Mariotto Di Nardo di Cione

(Active in Florence, 1394 - c. 1424)

Madonna and Child, Saint Francis, Saint Lawrence, Saint John the Baptist and Saint Jerome, c. 1421 - 1424

Tempera on panel, 64 x 44 cm (25.20 x 17.32 inches)

  • Reference: 713
  • Provenance: Florence, Frascione Collection Milan, Stefano Cairola Collection Siena, Aldo Cairola Collection
Literature:

Bologna, Alma Mater Studiorum, Fondazione Federico Zeri, Fototeca: folio 0059 (Pittura italiana sec. XIV. Firenze. Mariotto di Nardo, Lorenzo Ghiberti), dossier 1 (Mariotto di Nardo: anconette), sheet n. 3115.

Descriptions:

The figure of the Virgin, seated on a layer of clouds, monumentally stands out from a gold damask curtain with floral motifs. She has the Child, who holds a goldfinch, symbolizing the Passion, in His left hand, on Her lap. At her sides, Saints Francis and Lawrence [il santo in inglese è scritto con la ‘w’] – with the palm branch of martyrdom and the griddle, the instrument of his death – and, kneeling below, Saints John the Baptist and Jerome.

The presence of these four saints leads to speculate on the panel’s original destination – or at least on the kind of destination: Saint John the Baptist, as the patron saint of the city, alludes to Florence; Francis might be the saint to which the oratory was dedicated; Lawrence was a favourite saints for popular devotion, known for his cruel sacrifice as a proto-martyr; Jerome, the most represented saint in early XV century painting along with Francis, translated the ancient Holy Scriptures hence becoming the first conveyer of the Christian doctrine. Taking into consideration this iconographic selection, we can therefore suggest that this panel was intended for private devotion, to embellish an intimate space, such as a small oratory, for prayer. One of the Saints, perhaps Lawrence, could be the eponymous saint of the patron, whose identity is impossible to establish, as there is no mention of him in the inscriptions and documents currently at our disposal. The amount of gold in both the background and the thin decorations of garments and furnishings indicate that the panel might have been a private commission of a rich Florentine citizen. The halos, finely punched with geometrical motifs on a veined ground, deserve a comment of their own as they undoubtedly reveal the expertise of an artist who had to have studied Gentile da Fabriano’s masterpieces. Nonetheless, as we will see in detail, the panel cannot be confined to the Late Gothic: its plasticity on the one hand recovers the Giottesque tradition of the previous century and its models while, on the other, connecting with the figurative experiences of the great sculptors of the beginning of the Renaissance: we clearly perceive the influence of Ghiberti’s masterpieces in the way the figures, all considered with the dignity of autonomous monuments, come out of the background; yet, the setting of our panel is fabled, rather than historical, as presented in Ghiberti’s works, due to the absence of shadows.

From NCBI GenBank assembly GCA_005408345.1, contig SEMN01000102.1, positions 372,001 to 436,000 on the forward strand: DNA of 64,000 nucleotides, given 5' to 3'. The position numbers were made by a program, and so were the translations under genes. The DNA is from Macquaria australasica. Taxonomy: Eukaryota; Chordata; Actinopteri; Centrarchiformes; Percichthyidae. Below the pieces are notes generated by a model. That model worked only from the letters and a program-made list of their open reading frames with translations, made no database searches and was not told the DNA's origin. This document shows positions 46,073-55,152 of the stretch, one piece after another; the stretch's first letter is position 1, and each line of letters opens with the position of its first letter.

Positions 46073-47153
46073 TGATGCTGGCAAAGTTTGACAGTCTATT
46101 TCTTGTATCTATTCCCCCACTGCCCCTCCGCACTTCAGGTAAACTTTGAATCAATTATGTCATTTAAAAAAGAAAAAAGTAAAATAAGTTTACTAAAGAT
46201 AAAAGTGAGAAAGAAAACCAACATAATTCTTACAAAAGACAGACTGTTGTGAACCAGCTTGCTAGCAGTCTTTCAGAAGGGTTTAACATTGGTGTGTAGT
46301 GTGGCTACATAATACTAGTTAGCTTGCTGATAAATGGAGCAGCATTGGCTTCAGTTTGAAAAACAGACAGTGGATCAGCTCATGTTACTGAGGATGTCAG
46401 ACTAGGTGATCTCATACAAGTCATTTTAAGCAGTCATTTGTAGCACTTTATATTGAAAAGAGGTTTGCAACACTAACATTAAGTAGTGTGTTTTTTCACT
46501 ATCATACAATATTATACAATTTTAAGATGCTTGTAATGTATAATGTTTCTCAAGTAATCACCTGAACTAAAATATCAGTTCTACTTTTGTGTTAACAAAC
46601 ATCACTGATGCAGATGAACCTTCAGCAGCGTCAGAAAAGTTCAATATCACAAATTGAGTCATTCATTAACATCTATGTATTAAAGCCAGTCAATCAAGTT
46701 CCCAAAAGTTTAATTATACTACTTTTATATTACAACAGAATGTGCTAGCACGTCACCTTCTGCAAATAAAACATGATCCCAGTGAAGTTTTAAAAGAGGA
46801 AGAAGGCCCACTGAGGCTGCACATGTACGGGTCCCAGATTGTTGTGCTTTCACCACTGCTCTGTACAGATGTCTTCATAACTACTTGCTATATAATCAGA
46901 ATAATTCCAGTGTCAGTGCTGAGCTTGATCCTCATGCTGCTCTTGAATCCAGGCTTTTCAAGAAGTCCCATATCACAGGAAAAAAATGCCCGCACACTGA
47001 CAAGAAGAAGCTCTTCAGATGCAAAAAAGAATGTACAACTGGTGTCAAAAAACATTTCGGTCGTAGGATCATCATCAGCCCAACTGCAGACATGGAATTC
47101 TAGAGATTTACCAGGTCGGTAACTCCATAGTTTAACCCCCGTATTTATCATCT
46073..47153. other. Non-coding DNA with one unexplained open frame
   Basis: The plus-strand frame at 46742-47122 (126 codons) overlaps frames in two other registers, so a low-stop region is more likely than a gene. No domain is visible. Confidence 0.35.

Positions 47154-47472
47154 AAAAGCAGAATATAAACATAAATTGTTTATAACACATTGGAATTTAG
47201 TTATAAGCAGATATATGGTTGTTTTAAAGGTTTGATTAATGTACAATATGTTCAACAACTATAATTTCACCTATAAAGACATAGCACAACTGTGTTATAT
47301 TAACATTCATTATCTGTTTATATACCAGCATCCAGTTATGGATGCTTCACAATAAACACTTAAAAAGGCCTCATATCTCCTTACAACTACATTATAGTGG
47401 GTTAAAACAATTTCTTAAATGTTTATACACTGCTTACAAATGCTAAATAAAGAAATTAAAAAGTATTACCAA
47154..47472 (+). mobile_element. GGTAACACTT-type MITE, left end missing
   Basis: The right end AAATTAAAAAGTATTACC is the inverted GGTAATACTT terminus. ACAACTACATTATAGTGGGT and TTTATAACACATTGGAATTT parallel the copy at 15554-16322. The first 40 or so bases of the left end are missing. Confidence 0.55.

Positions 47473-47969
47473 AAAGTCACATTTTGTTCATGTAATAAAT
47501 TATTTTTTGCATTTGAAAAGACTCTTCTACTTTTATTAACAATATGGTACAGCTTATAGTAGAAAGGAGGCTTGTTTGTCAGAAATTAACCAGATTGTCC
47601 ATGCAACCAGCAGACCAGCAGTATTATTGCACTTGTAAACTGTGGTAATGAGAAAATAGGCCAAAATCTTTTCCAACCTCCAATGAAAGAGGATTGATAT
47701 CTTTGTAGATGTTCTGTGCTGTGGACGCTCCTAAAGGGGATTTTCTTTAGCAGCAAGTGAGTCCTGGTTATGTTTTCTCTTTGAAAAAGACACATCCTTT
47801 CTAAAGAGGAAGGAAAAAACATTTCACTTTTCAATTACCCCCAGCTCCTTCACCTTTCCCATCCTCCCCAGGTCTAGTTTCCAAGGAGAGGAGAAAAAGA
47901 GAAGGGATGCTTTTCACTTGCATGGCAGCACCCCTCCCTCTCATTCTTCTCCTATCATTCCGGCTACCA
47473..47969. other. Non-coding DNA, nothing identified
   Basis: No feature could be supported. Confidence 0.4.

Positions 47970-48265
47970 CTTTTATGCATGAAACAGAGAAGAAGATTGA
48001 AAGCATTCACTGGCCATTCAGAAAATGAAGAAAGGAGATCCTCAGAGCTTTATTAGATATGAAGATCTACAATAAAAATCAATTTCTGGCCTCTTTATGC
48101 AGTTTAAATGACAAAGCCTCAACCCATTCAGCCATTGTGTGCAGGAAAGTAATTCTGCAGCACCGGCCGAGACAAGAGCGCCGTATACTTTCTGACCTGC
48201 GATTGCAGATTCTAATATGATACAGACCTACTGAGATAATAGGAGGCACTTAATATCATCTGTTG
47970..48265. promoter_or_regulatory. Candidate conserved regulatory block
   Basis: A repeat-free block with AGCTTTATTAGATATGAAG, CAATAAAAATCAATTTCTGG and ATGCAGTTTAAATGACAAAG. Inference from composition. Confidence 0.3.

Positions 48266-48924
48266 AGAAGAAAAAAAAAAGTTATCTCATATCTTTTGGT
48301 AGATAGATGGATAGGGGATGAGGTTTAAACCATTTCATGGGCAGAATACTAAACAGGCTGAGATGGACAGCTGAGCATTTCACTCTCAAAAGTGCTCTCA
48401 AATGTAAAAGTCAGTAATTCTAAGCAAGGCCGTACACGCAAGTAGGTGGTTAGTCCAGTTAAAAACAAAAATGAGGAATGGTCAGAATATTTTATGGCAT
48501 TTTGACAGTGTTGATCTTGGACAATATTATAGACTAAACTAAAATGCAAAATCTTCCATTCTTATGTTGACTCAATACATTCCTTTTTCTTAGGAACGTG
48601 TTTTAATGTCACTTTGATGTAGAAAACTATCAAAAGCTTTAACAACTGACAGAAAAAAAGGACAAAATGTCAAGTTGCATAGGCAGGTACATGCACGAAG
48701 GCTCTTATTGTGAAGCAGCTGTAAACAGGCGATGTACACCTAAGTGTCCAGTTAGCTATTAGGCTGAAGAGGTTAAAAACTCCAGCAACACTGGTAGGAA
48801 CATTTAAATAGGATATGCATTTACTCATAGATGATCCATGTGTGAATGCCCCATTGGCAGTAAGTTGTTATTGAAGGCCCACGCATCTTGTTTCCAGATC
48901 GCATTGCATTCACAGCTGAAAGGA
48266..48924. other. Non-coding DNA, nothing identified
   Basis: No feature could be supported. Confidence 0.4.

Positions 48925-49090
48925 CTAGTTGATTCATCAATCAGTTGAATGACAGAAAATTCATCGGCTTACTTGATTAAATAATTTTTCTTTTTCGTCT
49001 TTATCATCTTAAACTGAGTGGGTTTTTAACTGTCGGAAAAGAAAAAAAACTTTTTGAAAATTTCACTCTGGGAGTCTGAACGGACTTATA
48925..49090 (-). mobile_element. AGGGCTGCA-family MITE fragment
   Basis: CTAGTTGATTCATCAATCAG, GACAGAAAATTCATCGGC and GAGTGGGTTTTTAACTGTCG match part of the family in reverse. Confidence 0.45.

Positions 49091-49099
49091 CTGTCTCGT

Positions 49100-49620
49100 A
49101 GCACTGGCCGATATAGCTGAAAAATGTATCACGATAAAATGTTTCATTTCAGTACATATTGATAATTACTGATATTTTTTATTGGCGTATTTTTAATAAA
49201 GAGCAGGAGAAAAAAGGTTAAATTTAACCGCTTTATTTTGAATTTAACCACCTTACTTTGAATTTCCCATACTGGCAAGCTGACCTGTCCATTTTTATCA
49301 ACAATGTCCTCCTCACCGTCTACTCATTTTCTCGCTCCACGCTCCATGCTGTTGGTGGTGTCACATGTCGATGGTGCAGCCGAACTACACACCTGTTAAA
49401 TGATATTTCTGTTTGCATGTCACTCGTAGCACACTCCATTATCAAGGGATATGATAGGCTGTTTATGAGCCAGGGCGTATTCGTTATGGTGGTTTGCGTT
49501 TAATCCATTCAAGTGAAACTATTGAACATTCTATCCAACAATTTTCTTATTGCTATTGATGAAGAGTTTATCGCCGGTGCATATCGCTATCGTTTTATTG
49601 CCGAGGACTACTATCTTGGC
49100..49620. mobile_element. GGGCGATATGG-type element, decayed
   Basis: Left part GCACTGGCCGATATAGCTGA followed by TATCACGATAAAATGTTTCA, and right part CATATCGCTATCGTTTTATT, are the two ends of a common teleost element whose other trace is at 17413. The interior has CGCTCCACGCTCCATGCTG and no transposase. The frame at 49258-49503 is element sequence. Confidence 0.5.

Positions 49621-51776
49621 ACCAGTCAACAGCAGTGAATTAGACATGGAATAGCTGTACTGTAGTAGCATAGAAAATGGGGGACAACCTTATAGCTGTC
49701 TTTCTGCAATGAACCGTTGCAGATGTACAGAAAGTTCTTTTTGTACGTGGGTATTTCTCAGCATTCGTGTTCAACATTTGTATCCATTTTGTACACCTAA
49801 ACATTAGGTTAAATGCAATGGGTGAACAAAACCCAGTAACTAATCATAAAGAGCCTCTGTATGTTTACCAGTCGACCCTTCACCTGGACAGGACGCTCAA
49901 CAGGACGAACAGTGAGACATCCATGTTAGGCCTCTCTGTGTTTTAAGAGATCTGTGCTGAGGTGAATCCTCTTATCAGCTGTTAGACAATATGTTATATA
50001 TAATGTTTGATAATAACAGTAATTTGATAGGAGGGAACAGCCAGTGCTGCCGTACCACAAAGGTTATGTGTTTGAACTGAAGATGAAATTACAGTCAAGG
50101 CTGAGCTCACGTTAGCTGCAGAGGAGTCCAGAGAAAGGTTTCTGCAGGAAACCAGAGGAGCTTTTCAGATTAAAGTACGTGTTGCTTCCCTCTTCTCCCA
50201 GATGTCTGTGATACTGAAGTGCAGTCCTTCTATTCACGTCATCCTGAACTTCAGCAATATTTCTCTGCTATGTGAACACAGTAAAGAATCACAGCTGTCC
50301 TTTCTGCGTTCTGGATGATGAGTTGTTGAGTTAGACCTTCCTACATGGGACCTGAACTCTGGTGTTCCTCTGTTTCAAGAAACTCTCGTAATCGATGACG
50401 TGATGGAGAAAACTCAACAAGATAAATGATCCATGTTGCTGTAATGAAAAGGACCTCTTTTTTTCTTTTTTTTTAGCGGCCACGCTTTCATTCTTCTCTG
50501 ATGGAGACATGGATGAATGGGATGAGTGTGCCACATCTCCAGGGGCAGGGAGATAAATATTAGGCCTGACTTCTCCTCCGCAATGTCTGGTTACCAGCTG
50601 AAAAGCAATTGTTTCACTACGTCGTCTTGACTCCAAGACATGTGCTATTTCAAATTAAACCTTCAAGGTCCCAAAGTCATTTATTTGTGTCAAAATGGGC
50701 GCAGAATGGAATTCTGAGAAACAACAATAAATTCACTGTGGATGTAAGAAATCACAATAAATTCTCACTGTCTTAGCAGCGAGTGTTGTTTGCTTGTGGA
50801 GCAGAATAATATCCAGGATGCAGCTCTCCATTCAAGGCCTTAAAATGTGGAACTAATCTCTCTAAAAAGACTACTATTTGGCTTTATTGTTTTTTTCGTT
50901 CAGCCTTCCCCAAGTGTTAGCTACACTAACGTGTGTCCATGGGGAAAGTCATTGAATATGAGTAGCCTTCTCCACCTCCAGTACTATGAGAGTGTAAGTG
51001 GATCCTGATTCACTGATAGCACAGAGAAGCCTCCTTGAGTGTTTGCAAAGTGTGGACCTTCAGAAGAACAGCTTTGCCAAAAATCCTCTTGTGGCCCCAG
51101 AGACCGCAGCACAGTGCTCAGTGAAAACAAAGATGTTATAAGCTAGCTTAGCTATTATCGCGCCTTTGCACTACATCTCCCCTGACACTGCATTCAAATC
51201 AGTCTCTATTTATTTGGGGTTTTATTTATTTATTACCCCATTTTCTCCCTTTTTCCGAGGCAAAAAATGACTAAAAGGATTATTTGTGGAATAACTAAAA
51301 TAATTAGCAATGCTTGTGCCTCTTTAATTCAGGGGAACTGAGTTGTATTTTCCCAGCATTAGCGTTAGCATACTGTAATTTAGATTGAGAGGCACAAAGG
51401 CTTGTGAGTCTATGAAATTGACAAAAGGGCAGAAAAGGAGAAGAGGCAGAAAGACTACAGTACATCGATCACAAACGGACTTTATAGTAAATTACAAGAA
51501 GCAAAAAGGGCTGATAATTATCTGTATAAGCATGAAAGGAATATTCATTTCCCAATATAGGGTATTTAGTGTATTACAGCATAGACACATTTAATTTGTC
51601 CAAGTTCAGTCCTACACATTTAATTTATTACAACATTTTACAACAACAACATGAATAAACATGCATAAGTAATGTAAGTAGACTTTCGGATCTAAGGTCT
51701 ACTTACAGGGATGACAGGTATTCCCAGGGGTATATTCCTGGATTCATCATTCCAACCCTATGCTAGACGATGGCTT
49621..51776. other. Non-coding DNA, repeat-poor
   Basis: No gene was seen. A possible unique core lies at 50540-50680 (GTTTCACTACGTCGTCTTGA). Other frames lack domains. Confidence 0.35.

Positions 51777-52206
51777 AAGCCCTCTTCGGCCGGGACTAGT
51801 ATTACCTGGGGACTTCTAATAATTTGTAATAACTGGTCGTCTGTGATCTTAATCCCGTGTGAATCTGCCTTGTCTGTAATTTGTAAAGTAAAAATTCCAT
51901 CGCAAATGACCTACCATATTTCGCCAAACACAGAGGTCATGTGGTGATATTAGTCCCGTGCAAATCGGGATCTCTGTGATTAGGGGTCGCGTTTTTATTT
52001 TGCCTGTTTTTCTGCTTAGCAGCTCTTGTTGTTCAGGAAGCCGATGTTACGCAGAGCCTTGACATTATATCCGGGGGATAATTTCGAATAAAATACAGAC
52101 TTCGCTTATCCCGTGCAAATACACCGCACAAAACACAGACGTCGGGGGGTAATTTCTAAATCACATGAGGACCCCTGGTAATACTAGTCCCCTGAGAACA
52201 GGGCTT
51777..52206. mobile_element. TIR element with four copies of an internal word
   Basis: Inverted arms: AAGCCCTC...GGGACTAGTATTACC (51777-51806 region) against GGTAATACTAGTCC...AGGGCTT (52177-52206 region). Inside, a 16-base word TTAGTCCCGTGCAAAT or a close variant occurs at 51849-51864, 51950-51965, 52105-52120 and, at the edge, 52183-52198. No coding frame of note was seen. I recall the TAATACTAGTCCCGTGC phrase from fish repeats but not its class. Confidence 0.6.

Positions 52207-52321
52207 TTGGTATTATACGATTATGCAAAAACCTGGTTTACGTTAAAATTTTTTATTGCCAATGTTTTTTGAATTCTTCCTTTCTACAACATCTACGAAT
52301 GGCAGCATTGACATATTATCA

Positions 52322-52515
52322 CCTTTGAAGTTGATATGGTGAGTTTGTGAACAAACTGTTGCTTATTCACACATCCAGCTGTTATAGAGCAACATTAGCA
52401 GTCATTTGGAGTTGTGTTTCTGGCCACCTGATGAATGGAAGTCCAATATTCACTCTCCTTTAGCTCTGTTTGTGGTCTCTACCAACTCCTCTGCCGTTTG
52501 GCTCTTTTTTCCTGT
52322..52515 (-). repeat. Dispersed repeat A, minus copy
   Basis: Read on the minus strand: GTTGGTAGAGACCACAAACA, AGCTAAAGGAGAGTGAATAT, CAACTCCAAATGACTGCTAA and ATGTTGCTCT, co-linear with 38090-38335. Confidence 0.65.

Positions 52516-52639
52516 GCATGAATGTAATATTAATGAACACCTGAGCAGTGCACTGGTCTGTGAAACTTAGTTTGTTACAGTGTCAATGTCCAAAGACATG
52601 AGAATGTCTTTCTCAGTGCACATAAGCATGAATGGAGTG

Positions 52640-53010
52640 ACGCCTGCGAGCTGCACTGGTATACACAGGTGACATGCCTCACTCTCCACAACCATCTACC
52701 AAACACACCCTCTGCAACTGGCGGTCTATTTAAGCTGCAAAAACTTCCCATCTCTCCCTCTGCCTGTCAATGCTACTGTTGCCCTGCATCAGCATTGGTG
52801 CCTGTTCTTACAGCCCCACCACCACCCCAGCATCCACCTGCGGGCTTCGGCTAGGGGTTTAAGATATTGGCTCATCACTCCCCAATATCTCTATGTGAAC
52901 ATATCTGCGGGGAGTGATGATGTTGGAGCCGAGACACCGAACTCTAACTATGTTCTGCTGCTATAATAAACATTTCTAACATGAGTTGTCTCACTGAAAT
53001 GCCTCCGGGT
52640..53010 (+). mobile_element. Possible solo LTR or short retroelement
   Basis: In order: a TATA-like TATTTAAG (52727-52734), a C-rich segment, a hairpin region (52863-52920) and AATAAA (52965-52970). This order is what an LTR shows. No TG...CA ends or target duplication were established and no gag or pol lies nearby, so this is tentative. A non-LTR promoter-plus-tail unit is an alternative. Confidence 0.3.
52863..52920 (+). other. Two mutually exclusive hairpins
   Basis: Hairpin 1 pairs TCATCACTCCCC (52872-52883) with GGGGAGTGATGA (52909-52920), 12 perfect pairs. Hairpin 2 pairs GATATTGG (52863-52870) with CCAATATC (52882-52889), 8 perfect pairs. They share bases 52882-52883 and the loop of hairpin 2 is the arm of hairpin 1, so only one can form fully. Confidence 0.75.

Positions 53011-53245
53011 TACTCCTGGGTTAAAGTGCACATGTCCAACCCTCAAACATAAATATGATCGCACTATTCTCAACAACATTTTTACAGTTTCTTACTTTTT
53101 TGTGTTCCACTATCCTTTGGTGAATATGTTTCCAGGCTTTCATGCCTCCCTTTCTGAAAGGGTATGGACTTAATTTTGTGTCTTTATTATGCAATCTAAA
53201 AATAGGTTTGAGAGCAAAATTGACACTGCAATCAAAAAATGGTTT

In an essay written in January 1946 Roberto Longhi assigned the panel to the Florentine artist Mariotto di Nardo and connected it with the triptych of the Madonna with the Child on a throne with Saints Francis, John the Baptist, Euphrosynus and Lawrence in the church of San Leolino in Panzano di Greve in Chianti[i]. Slightly afterwards, in a hand-written note on the image, available today in the photographic database of the Zeri photographic database at the University of Bologna, Federico Zeri confirmed Longhi’s attribution to Mariotto, remarking that the panel had passed through the Vittorio Frascione Gallery in Florence[ii]. The painting was later part of the collection of Stefano Cairola, an important antique dealer and scholar, as well as the director of the Milanese Spiga Gallery. It then became part of the Sienese collection of Aldo Cairola, a central figure in the city’s cultural life from the post-war years to the 1980s, as he was president of the Accademia degli Intronati and a long time director of the Museo Civico[iii].